## Integrating Polynomials over Polygons

If we zero out all of the canceled terms, it turns out that we can evaluate the integral of any polynomial term $x^my^n$ over a polygon $P$ by summing up the contributions of each edge:

$$ \iint_Px^my^n\,dx\,dy=\frac{m!n!}{(m+n+2)!}\sum_{i}\left[ (x_iy_{i+1}-x_{i+1}y_i) \sum_{p=0}^m\sum_{q=0}^n \binom{p+q}{q}\binom{m+n-p-q}{n-q}x_i^{m-p}x_{i+1}^py_i^{n-q}y_{i+1}^q \right] \tag{1} $$

This was first discovered by Soerjadi in 1968. The contributions of each term can be summed up individually to integrate arbitrary polynomials.

e.g. for $x^4y^2$ in matrix form:

$$ \iint_Px^4y^2\,dx\,dy= \frac{1}{840} \sum_{i} \left( (x_iy_{i+1}-x_{i+1}y_i) \begin{bmatrix} x_i^4 & x_i^3x_{i+1} & x_i^2x_{i+1}^2 & x_ix_{i+1}^3 & x_{i+1}^4 \end{bmatrix} \begin{bmatrix} 15 & 5 & 1\\ 10 & 8 & 3\\ 6 & 9 & 6\\ 3 & 8 & 10\\ 1 & 5 & 15 \end{bmatrix} \begin{bmatrix} y_i^2\\ y_iy_{i+1}\\ y_{i+1}^2 \end{bmatrix} \right) $$

Any polynomial-based (windowed or not) filter can be evaluated over a polygon with this approach. It may be feasible to approximate Gaussian/Sinc filters with polynomials, or find iterative approaches to converge to the integral.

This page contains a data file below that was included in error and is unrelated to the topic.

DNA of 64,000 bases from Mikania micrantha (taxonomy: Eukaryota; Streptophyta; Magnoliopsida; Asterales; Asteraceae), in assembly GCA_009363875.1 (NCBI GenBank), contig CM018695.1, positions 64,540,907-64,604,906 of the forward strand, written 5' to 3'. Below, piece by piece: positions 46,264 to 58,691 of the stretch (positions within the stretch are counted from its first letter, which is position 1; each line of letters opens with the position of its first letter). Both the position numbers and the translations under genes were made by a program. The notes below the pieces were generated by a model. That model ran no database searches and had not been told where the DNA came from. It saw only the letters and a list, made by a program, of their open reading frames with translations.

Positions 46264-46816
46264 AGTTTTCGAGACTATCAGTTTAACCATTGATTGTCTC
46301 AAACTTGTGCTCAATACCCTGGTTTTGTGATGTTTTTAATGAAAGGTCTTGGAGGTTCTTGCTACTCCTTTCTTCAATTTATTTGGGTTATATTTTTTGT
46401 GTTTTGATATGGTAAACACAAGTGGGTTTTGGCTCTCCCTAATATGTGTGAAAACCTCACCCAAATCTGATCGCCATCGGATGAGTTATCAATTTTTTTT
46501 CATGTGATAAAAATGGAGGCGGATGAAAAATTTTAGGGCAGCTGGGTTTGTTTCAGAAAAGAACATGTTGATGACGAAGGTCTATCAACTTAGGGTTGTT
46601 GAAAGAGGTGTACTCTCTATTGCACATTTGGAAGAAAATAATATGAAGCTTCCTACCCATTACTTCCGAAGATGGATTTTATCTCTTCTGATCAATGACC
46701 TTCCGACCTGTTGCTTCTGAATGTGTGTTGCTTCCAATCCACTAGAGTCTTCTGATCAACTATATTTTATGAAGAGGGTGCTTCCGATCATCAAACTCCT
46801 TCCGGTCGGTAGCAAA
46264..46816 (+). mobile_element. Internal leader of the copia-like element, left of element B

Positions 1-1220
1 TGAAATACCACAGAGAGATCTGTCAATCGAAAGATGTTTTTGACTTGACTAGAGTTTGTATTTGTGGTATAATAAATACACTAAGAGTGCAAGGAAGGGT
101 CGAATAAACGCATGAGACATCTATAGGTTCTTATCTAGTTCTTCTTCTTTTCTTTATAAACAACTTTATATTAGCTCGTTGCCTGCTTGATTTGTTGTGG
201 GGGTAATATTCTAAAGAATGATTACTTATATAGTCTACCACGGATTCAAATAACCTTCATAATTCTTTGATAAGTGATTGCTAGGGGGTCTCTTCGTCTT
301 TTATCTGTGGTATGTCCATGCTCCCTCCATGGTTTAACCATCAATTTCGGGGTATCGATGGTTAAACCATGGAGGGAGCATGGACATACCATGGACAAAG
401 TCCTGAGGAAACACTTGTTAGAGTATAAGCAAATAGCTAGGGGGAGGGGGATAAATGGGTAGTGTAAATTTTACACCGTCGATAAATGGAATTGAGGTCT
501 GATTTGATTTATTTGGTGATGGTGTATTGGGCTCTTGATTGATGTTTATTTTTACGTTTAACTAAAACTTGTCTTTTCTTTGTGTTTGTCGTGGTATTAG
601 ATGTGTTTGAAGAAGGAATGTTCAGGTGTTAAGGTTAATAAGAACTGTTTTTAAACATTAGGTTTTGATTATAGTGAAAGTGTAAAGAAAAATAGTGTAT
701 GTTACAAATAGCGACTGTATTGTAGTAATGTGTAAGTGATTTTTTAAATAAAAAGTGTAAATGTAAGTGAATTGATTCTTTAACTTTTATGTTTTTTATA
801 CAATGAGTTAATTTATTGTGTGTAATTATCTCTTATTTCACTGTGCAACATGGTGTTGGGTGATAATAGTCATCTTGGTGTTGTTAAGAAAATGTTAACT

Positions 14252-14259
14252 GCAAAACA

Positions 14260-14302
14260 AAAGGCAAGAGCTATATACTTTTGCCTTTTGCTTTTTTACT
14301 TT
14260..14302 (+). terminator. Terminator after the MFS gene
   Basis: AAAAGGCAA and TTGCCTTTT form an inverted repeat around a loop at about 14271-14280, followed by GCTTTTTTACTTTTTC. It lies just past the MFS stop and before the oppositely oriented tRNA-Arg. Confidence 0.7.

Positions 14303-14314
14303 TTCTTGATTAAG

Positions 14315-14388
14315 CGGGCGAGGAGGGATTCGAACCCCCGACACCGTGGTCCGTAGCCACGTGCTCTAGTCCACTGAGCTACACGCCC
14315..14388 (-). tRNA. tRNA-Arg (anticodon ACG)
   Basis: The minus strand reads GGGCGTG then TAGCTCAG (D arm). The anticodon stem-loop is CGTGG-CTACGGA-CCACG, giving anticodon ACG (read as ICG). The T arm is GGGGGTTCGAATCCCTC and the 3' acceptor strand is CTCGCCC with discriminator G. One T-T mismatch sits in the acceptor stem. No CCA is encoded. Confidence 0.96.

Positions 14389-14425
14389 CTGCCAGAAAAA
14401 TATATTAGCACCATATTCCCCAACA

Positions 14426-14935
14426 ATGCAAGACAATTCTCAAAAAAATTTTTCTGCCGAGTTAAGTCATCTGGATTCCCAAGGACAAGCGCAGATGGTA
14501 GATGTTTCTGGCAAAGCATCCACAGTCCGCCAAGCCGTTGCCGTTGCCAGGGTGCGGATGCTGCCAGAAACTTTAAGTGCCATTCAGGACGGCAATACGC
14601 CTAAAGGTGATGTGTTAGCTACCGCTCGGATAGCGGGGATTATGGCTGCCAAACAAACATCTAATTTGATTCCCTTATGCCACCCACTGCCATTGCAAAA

## Integrals for Filters

### Box Filter (Area)

As seen above, the box filter is equivalent to a step function that is 1 within the box and 0 outside. When a polygon has been clipped, this is equivalent to evaluating the integral of $1$ inside the polygon (i.e. computing its area).

For $x^0y^0=1$, with adding some canceling terms to better factor, we will obtain the Shoelace formula for finding the area of a polygon: $$ area_P=\iint_P1\,dx\,dy= \frac{1}{2} \sum_{i} (x_i+x_{i+1})(y_{i+1}-y_i) $$

This formula will be evaluated (with the appropriate order and orientation) for every edge ($x_i$, $y_i$, $x_{i+1}$, $y_{i+1}$) along a polygon. The sum will be the area of the polygon.